Following his professorship at the Massachusetts Institute of Technology between 1952 and 1958, Deutsch accepted a teaching position at Yale University where, during the course of the 1960s, his influence and prestige reached the top of his profession. Here he published his seminal The Nerves of Government, which revolutionized the study of politics by introducing concepts derived from cybernetics for a more nuanced analysis of essential political mechanisms such as power, authority, governance, cohesion, conflict, guidance, and breakdown. It was mainly at Yale that Deutsch supervised the doctoral work of a large number of exceptional students, all of whom have since assumed prestigious posts at the world's leading universities where they continue to uphold his intellectual legacy.
Deutsch established the Yale Political Data Program, which is one of the most important organizations to develop quantitative indicators for testing significant theories and propositions in social science. In addition, his exceptional qualities as a teacher and educator were duly honored by the Yale Political Union, which awarded him the esteemed William Benton Prize for 1965 for having done most among the Yale faculty to stimulate and maintain political interest on campus. Deutsch left Yale University in 1967 for Harvard University where in 1971 he became the Stanfield Professor of International Peace, a post he held until 1983 when he was named an emeritus professor. He stayed at Harvard until 1985. After 1976 Deutsch was also invested with the directorship of the International Institute for Comparative Social Research of the Science Center in Berlin where he and his team of international scholars pioneered and refined the study of global modeling in political science.
The most convincing testimony to Deutsch's eminence in political science emanates from the impressive accolades and prestigious awards his colleagues in the field bestowed upon him over the years. In addition to having lectured at well over 100 academic institutions all over the world, Deutsch was the holder of seven honorary doctorates from prestigious universities both in the United States and Europe. His colleagues' recognition of his merits also extends to having elected him president of the New England Political Science Association (1964-1965), of the American Political Science Association (1969-1970), and of the International Political Science Association (1976-1979), among a number of other leading scholarly organizations. Deutsch served on the editorial boards of six internationally prestigious academic journals. He was the frequent recipient of such coveted fellowships as the Guggenheim and was decorated with the Grand Cross of Merit, which is the Federal Republic of Germany's highest distinction bestowed upon a civilian. Deutsch was a member of the National Academy of Science and of the American Academy of Arts and Sciences.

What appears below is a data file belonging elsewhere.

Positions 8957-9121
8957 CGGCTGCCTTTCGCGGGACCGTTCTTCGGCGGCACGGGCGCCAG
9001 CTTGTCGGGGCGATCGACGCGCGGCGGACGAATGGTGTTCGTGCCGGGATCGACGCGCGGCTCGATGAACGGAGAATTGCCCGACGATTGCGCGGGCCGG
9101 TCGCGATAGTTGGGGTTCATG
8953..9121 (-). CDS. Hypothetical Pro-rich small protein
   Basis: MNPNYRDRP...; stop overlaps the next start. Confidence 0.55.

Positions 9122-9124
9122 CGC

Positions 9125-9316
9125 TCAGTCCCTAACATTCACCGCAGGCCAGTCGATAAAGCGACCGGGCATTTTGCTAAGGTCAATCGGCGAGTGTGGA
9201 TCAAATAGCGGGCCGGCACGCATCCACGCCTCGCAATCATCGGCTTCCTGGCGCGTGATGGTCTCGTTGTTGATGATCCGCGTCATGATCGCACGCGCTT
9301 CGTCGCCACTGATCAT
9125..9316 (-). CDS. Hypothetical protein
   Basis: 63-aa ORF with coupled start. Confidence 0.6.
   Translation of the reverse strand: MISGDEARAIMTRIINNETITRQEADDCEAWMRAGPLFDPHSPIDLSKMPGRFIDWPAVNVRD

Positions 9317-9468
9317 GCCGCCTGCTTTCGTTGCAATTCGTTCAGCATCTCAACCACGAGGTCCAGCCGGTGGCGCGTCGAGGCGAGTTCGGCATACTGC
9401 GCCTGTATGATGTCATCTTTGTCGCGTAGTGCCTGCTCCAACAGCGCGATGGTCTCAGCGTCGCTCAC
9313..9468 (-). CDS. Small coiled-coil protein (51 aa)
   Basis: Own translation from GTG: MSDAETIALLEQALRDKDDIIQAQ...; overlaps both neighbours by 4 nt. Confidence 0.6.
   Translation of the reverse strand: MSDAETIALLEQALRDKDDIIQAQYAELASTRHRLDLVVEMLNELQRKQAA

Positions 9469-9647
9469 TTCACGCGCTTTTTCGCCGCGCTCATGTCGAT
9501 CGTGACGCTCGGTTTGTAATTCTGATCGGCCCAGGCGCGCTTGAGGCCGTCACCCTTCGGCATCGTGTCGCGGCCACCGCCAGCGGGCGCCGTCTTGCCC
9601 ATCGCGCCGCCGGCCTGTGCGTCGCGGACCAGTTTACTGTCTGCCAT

Deutsch died of cancer in November 1992 at his home in Cambridge, Massachusetts.
Deutsch's most important books are Nationalism and Social Communication (1953, revised 1966); The Nerves of Government (1963, revised 1966); Arms Control and the Atlantic Alliance (1967); Nationalism and Its Alternatives (1969); and Tides Among Nations (1979). He also has written two successful college textbooks entitled The Analysis of International Relations (1968, revised 1978) and Politics and Government: How People Decide Their Fate (1970, revised 1974, 1980). The most comprehensive analysis of Deutsch's work by leading scholars in the field can be found in Richard L. Merritt and Bruce M. Russett (editors) From National Development to Global Community: Essays in Honor of Karl W. Deutsch (1981). His obituary appeared in the November 3, 1992 edition of the New York Times. □